France sends jets to India
France has recently shown a sign of warming relations with India, as the first batch of five French-made Rafale fighter jets has arrived at an Indian Air Force (IAF) base, Indian officials said, as the country seeks to modernise its military amid security challenges with Pakistan and China.
After flying for around 7,000 km, the beasts, Rafale have landed at the Ambala Air Force Base. At Ambala, they are received by the Air Chief Marshal RKS Bhadauria. Five French-made fighter jets, which have been considered as game-changer for Indian Air Force will be inducted in the No. 17 Squadron, ‘Golden Arrows’. These fighter jets took off from Merignac airbase in the French port city of Bordeaux and covered around thousands of miles before arriving at the Ambala Air Force Base. Meanwhile, the Ambala Cantt area has been declared as a ‘no-drone area’ as it is a sensitive zone.
“The birds have landed safely in Ambala,” India’s Defence Minister Rajnath Singh tweeted. “If anyone should be worried about or critical about this new capability, it should be those who want to threaten our territorial integrity.” This appears to be a statement directed towards China after the recent border tensions.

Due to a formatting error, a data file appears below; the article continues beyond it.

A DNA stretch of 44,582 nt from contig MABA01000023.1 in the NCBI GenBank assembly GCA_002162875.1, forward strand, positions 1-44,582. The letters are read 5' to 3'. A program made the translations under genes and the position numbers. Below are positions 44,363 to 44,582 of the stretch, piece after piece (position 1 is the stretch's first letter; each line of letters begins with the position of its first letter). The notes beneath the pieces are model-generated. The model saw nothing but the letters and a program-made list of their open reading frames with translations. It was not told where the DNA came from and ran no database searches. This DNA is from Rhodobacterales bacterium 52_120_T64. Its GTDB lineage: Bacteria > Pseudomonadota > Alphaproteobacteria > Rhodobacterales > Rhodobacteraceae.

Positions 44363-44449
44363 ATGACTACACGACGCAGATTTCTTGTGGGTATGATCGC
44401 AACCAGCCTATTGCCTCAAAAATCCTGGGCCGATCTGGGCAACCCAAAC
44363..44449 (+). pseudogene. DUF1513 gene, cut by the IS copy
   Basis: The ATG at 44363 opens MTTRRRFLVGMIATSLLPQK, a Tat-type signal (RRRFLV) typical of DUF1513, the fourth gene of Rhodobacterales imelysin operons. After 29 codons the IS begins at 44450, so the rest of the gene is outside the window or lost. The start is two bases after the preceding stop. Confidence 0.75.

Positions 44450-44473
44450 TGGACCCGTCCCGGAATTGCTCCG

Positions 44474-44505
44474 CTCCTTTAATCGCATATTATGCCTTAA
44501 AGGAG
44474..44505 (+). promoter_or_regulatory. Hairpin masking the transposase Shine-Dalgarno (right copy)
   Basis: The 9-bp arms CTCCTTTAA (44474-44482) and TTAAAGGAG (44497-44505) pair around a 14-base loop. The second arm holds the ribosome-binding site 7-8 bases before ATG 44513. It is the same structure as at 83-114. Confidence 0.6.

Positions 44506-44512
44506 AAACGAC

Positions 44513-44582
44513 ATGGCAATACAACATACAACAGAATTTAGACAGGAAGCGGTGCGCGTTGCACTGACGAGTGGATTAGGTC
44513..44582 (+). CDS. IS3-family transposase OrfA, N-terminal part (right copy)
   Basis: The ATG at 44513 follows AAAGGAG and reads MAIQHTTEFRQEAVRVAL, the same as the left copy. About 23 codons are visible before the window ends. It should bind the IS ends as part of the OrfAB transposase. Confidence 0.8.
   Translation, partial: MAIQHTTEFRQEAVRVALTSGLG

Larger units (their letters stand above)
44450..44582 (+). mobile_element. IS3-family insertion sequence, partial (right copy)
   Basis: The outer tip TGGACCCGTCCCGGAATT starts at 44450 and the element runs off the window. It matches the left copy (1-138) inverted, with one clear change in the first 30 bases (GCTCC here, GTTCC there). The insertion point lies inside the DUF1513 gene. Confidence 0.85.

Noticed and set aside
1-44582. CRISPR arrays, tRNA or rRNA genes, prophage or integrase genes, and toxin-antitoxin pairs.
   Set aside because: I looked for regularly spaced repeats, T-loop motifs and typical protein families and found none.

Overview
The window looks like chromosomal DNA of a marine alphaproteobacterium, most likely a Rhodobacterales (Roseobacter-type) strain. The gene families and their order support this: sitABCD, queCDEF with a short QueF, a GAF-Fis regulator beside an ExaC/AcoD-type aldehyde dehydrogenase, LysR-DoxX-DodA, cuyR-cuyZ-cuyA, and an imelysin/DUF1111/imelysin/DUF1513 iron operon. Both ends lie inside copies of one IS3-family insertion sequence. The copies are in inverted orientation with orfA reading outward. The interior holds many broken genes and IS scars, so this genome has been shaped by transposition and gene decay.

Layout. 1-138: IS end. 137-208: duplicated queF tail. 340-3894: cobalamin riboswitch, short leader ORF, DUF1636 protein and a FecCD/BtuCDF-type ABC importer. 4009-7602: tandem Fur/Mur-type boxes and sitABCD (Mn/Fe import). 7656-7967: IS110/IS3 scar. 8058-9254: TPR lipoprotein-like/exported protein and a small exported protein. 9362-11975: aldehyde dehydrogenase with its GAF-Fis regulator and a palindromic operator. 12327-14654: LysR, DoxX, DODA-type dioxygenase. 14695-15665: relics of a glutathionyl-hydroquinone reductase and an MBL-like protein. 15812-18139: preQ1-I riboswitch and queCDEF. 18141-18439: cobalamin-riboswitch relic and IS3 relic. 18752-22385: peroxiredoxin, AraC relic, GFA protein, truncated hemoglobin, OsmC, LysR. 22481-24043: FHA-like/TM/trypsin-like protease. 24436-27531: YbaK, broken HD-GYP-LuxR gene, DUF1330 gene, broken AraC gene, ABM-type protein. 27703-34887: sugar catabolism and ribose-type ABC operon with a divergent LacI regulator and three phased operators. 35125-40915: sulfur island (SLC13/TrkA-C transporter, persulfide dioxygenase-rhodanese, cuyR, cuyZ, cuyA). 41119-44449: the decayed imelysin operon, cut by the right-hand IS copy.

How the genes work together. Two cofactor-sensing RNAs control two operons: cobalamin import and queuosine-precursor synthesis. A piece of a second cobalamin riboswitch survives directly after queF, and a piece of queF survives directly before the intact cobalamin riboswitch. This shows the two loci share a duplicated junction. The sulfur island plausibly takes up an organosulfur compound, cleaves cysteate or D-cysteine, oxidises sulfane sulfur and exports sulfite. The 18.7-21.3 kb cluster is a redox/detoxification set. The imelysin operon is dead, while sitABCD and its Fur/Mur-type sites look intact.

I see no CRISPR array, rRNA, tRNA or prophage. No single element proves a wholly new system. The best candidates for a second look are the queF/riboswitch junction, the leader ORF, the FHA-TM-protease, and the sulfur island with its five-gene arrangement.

The aircraft are part of India’s deal with France in 2016 to buy 36 warplanes. Delhi is hoping to modernise its dwindling Soviet-era air force fleet with the induction of Rafale multi-role jets. But experts warn that these aircraft cannot be used right away in case of a conflict. Air Marshal (retd) Pranab Kumar Barbora, who oversaw the induction of the Jaguar aircraft fleet, told the BBC that the arrival of the Rafale was a welcome move because “it will significantly enhance the air force’s capability”. “But it will take a while before these aircraft are fully operational. You have to set up a logistics chain, train technical and ground staff in India,” he said.
The multibillion-dollar deal has been shadowed by corruption allegations levelled by the opposition Congress party, though Prime Minister Narendra Modi has rejected the claims. India has become the world’s biggest arms importer as it modernises its military. India’s defence ministry on July 2 approved the purchase of 21 Russian MiG-29 and 12 Sukhoi Su-30MKI fighter aircraft costing $2.43bn to replace obsolete Soviet-era weapons. It is clear that India needs foreign interaction and arms in order to stand a chance against China, as its domestic production is not close to being as developed as China’s.
The delivery of the remaining Rafale aircraft is expected to be completed by next year. The Rafale is a multi-role aircraft, capable of carrying out long-range missions, including highly accurate sea and ground attacks. Analysts say the arrival of the jets will boost the morale of the air force, which has been facing a shortage of fighter aircraft.
The growing France-India relationship